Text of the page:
ICS Magazine

What's That Smell?

February 9, 2006
When it comes to clean, the nose knows. Or does it?

One of the most common requests a carpet cleaner gets is to deodorize the carpet or furniture that is being cleaned. Quite often, this is an easy request to fill, since cleaning is the first step in odor control or deodorization. A basic rule of odor control is that the source of the odor must be removed or contained.

The process of hot-water extracting the textiles in question will effectively remove the source of the odor in all but the worst cases. In evaluating the level of deodorizing success to be expected, it helps to qualify the extent of the challenge. Is the problem an isolated one, such as a pet accident, or is it a continuing situation, such as a pet that is not litter-box trained or otherwise housebroken? The latter scenario presents a major challenge for the cleaner, one that may include removing and replacing pad/cushion and treating the carpet backing as well as subfloor.

If the odor to be corrected is sharp and ammonia-like, it is generally urine deposits causing the offensive odor. Heavy urine deposits will necessitate the pad/cushion treatments mentioned above. If you decide that addressing deep, heavy contamination is the type of deodorizing service you would like to offer, it highly recommended that you attend a good multi-day "Guaranteed Odor Control" class. There you will learn in depth about various deodorizers and their proper use. You should also learn which jobs to pass up.

If the odor is dull like a wet dog or garbage, it is often times topical - on the top of the carpet - and may very well be removed and corrected by a thorough hot-water rinse preceded by a treatment with a deodorizing pre-treatment. This type of treatment may be most closely compared to laundering dirty clothes or diapers to correct odor conditions. Many cleaners offer free deodorizing with their cleaning service and this type of odor situation (topical) is the sort that will be corrected or improved by a simple cleaning.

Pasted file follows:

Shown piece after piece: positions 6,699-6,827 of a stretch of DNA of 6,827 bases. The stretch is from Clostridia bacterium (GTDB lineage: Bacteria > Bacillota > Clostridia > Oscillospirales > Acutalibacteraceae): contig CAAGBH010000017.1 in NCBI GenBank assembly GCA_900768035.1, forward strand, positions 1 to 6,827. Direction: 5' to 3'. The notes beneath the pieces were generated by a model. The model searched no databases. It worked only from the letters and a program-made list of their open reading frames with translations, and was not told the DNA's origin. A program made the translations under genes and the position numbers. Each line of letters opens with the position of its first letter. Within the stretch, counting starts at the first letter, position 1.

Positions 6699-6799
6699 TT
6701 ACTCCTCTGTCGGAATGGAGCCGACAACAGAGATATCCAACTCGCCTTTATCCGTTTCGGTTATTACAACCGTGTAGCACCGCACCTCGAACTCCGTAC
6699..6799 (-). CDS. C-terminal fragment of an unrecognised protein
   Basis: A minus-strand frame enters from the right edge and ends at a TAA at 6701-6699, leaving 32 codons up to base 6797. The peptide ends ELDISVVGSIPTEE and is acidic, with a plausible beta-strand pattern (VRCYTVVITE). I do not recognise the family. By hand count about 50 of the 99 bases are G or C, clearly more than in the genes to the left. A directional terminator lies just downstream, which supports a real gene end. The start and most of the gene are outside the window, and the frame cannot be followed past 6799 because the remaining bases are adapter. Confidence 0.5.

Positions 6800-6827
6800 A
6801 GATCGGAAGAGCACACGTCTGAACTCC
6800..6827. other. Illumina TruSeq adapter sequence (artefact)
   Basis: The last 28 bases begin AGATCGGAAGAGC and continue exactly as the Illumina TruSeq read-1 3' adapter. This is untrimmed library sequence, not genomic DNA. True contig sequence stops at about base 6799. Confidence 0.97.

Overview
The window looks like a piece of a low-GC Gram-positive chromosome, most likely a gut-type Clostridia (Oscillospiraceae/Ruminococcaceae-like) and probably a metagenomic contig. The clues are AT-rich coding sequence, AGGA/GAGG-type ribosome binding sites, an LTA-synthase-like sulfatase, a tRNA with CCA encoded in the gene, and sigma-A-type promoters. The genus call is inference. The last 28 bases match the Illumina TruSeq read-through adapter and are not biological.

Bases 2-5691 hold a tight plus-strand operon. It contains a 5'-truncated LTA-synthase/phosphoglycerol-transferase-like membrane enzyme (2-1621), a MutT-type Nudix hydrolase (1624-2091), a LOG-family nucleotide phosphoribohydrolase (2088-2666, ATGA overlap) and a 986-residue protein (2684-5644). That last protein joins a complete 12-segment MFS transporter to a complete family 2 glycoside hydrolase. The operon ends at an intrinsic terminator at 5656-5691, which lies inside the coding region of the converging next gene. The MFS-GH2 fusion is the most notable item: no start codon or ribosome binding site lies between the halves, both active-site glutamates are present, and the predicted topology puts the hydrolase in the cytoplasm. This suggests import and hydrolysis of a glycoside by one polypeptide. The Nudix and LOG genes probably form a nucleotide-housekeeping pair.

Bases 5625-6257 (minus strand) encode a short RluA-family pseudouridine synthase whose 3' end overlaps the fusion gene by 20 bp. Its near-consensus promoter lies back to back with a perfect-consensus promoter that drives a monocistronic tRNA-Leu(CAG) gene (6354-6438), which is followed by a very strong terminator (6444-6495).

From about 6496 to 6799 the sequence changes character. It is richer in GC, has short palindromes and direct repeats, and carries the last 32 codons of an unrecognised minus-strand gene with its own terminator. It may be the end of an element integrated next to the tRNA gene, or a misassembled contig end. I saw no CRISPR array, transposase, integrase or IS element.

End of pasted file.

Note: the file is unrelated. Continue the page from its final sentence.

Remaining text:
Be sure to qualify the job with the homeowner, letting them know if the problem that they have will not be corrected by the free deodorizing offer but will instead require disengaging and removing the carpet and any affected pad, as well as having the subfloor sealed. Using a rinse with an odor of its own will leave a little masking scent behind. Keep in mind that some customers are partial to specific scents, or may be turned off by any odor in the cleaning agent. My customers seem to prefer a citrus scent, which may be related to being located in the citrus capital of the country.

It is imperative that you inform your customer that unless the source of the odor is removed there is a very strong likelihood that the odor will return. You certainly cannot guarantee odor removal unless the source of the odor is removed or contained. In a nutshell, many odor problems will be corrected by just cleaning, while others will require major corrective steps involving various degree of labor being reflected in the price charged for the service.

I hope that these thoughts will help you in determining which types of odor situations you would like to address. Just remember to get it clean and get it dry!